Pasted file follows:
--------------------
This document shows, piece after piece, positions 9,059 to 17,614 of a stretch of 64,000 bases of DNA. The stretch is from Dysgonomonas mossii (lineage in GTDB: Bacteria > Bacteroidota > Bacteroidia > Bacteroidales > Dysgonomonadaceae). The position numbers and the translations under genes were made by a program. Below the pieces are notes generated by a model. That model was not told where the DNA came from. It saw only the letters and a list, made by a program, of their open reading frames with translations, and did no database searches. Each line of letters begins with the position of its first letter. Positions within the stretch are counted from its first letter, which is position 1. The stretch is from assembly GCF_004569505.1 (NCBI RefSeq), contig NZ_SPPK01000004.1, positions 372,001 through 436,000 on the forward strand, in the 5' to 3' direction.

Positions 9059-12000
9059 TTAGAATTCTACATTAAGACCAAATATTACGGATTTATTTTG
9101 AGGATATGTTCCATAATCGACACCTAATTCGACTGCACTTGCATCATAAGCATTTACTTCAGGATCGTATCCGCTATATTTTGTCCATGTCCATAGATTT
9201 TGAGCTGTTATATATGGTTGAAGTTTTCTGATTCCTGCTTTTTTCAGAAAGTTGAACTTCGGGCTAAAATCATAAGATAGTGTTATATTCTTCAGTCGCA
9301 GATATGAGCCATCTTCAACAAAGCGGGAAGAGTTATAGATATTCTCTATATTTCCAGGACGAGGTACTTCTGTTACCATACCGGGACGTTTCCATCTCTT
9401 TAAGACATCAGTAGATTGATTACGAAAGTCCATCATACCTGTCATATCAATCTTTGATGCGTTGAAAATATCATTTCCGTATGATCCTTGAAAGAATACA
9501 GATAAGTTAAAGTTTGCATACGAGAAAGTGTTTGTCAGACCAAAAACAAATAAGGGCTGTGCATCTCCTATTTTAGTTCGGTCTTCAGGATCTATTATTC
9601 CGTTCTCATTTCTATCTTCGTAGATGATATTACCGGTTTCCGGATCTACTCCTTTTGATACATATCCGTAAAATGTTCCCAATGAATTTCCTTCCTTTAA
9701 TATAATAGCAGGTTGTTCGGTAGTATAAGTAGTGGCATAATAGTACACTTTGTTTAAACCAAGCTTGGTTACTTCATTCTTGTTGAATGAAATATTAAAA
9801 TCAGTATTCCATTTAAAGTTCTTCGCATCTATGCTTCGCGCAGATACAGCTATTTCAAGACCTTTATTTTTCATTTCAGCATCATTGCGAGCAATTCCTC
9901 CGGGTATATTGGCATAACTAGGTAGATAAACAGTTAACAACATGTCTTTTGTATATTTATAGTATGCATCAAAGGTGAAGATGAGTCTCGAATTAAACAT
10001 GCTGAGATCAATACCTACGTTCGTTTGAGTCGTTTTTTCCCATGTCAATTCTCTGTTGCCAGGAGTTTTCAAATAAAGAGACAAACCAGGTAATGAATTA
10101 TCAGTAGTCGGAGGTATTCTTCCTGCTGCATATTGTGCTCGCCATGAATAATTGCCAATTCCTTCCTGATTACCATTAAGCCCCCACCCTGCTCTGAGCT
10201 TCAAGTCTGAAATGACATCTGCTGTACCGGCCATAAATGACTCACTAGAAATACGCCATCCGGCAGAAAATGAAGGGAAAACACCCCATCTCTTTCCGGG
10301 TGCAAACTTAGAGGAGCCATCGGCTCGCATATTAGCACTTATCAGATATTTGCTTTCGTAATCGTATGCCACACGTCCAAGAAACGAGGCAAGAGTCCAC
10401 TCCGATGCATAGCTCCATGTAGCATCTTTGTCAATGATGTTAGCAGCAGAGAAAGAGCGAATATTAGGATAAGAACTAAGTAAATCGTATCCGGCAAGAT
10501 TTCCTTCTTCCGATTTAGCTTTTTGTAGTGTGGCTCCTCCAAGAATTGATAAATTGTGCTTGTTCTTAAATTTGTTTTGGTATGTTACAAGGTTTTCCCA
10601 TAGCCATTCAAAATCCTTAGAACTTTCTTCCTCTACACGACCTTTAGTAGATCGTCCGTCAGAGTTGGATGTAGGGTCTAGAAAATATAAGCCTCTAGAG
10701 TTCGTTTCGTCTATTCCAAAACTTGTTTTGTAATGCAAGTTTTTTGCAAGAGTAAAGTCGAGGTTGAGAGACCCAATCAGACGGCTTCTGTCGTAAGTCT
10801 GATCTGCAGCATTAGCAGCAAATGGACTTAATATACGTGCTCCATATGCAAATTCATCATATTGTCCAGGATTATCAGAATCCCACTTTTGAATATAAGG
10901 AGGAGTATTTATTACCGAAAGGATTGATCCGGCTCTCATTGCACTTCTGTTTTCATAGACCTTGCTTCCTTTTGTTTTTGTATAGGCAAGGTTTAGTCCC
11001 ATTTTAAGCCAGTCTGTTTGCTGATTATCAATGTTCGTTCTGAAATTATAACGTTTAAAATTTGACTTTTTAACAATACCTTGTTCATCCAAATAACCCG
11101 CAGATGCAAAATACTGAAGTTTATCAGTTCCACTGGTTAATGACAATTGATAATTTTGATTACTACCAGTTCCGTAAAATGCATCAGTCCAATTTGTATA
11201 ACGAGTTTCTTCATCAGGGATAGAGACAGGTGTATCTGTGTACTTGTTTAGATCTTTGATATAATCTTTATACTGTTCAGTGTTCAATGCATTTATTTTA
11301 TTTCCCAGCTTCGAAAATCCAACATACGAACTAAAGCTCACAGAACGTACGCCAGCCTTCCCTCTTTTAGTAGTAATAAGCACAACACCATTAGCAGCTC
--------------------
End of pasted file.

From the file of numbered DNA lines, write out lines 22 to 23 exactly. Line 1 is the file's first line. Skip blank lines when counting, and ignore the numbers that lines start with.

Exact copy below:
10901 AGGAGTATTTATTACCGAAAGGATTGATCCGGCTCTCATTGCACTTCTGTTTTCATAGACCTTGCTTCCTTTTGTTTTTGTATAGGCAAGGTTTAGTCCC
11001 ATTTTAAGCCAGTCTGTTTGCTGATTATCAATGTTCGTTCTGAAATTATAACGTTTAAAATTTGACTTTTTAACAATACCTTGTTCATCCAAATAACCCG